KNOW YOUR IDENTITY
These books are John on fire - he is passionate and strong, and very black and white. These short letters will take you to another level in your maturity in Christ, giving us the tests of Christian living and the things we should “know.” As you read them you won’t remain the same. They will challenge you and change you as you sit at the feet of John, one of the key apostles of the faith.
This is how we know what love is: Jesus Christ laid down his life for us
1 john 3:16
patterns with power
As I mentioned when we studied the book of John together, John is my favourite author of the Bible. I mean, I absolutely love Paul but I resonate with John – he is a logical, analytical super-passionate teacher that is anchored in the Old Testament but with an incredibly creative prophetic edge. I love the perfect balance of Bible and Spirit in the apostle John. He can get really prophetically minded (wait until we get to Book of Revelations!) but it is “safe” prophetic because we know that it is anchored in the Old Testament.
Here at TYB we are all about you knowing the historical context of each book: author, date and background of the text to help you understand the book in its entirety. Imagine standing in front of a collection of books and plunging your hand into the pile and pulling out a book. You open up to the first page and it reads “I am a chosen leader, a leader that is going to change the world! I want my people to be the most powerful nation on the earth and I know that as I raise my voice and tell them how elite and incredible they are, that my dreams will come to pass.” Now that sounds like an incredible statement, right? But before you get caught up in this incredible vision of this amazing leader, you should really find out if this book is written by Nelson Mandela or Adolf Hitler. The author is important!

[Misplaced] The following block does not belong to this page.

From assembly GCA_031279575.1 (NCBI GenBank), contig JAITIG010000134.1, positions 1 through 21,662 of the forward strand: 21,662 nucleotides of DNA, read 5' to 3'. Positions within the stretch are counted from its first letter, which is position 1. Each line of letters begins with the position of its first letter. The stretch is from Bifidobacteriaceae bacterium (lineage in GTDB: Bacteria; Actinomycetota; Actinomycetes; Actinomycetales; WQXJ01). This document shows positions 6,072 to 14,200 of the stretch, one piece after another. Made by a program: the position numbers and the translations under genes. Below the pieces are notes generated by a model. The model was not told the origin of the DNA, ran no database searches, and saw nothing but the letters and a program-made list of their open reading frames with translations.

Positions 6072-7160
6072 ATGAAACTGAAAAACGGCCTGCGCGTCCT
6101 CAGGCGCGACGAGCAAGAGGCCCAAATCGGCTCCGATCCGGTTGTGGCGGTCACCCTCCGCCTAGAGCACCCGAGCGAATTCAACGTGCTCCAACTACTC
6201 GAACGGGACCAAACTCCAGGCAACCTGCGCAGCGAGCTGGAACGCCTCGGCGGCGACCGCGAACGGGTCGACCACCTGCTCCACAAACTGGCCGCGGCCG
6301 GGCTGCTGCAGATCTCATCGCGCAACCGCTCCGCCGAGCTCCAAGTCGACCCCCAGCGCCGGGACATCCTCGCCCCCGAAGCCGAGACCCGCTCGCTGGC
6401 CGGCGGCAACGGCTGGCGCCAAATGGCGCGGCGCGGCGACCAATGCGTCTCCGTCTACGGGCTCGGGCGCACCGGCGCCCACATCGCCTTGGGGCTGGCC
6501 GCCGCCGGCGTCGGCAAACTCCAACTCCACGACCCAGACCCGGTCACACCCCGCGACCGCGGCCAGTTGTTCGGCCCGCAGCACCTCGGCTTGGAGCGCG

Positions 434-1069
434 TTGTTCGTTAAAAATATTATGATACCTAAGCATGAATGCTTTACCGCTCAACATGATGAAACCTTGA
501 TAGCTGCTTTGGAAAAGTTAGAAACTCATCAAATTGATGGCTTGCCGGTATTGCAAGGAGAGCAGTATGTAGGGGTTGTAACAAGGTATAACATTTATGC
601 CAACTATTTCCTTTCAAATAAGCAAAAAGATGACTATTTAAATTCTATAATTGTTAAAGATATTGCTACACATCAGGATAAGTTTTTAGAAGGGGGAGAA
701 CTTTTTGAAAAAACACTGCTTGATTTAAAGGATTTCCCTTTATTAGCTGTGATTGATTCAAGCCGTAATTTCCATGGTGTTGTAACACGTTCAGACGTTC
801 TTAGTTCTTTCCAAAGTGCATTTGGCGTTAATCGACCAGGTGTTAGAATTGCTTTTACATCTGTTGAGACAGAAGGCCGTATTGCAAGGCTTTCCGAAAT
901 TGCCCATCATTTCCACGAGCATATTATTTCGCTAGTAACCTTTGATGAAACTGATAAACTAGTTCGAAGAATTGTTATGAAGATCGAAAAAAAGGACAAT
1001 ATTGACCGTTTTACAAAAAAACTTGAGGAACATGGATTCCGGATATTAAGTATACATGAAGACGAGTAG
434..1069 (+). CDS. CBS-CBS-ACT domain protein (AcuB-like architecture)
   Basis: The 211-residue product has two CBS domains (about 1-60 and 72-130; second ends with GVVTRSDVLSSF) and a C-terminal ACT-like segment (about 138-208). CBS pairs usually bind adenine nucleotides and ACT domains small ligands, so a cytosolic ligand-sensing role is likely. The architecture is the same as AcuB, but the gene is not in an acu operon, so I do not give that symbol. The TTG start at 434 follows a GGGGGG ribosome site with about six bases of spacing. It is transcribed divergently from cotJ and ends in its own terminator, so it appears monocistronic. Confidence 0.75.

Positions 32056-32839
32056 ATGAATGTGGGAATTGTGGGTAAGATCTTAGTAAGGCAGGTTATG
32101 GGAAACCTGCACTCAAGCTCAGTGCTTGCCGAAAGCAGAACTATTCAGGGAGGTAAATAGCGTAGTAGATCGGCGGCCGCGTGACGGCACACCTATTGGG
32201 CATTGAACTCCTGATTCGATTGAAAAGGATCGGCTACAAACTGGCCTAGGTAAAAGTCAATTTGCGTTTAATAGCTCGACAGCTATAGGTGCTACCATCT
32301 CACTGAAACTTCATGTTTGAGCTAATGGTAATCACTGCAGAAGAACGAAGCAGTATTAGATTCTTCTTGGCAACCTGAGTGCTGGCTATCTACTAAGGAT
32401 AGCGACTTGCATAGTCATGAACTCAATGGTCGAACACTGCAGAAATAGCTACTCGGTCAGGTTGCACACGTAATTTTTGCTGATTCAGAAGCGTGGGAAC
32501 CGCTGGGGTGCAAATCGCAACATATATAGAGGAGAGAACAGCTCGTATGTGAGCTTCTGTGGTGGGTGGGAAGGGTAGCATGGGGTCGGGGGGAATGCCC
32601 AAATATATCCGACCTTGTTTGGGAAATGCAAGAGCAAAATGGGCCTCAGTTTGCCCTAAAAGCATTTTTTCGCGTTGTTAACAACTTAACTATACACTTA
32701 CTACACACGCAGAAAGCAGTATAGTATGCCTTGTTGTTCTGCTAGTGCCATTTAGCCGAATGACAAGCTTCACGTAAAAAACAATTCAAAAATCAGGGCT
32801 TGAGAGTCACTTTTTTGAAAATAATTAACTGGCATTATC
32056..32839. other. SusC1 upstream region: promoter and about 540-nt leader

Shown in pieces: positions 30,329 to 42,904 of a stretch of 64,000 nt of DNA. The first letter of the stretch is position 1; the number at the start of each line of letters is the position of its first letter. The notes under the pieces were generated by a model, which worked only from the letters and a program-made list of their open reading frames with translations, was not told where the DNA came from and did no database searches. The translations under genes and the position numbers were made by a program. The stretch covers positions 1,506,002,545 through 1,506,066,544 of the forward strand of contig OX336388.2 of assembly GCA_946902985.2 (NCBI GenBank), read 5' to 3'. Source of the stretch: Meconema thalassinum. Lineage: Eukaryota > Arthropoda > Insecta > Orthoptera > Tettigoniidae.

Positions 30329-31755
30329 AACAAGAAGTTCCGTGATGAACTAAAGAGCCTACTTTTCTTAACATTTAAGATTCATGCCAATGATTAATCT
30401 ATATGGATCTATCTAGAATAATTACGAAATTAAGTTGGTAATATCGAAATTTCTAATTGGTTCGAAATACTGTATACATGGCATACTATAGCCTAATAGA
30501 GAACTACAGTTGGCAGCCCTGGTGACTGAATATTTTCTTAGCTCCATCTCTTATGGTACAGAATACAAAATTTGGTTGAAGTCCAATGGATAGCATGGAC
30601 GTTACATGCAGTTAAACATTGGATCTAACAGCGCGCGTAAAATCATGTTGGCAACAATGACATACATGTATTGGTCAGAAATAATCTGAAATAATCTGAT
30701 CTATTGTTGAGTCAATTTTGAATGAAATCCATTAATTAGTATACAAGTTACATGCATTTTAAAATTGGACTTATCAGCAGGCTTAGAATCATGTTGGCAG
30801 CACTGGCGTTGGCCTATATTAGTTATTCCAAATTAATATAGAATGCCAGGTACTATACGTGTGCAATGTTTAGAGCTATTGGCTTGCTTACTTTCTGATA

faith and works simon mcintyre
A recurrent, and all to easy, temptation when doing theology is to unhook describing the life from living the life, as though theology were a science. This is one reason I prefer Biblical Theology to Systematic Theology. Biblical Theology tends to take the passages in their immediate context, applying them to the purpose for which and to which/whom they were penned, whereas Systematic Theology attempts to make a coherent system of disparate parts. This has merit naturally, but Systematic Theology is always going to fall foul of the need for a forced consistency and logic. And I’m afraid the Middle Eastern mind wasn’t the product of the Enlightenment (nor its Protestant sibling, the Reformation).
The Apostle John (in 1 John) does something that is almost the opposite of what any discussion about faith and works tends to do. But before we get to his point it may pay to step back momentarily and look at the issue from a historical perspective.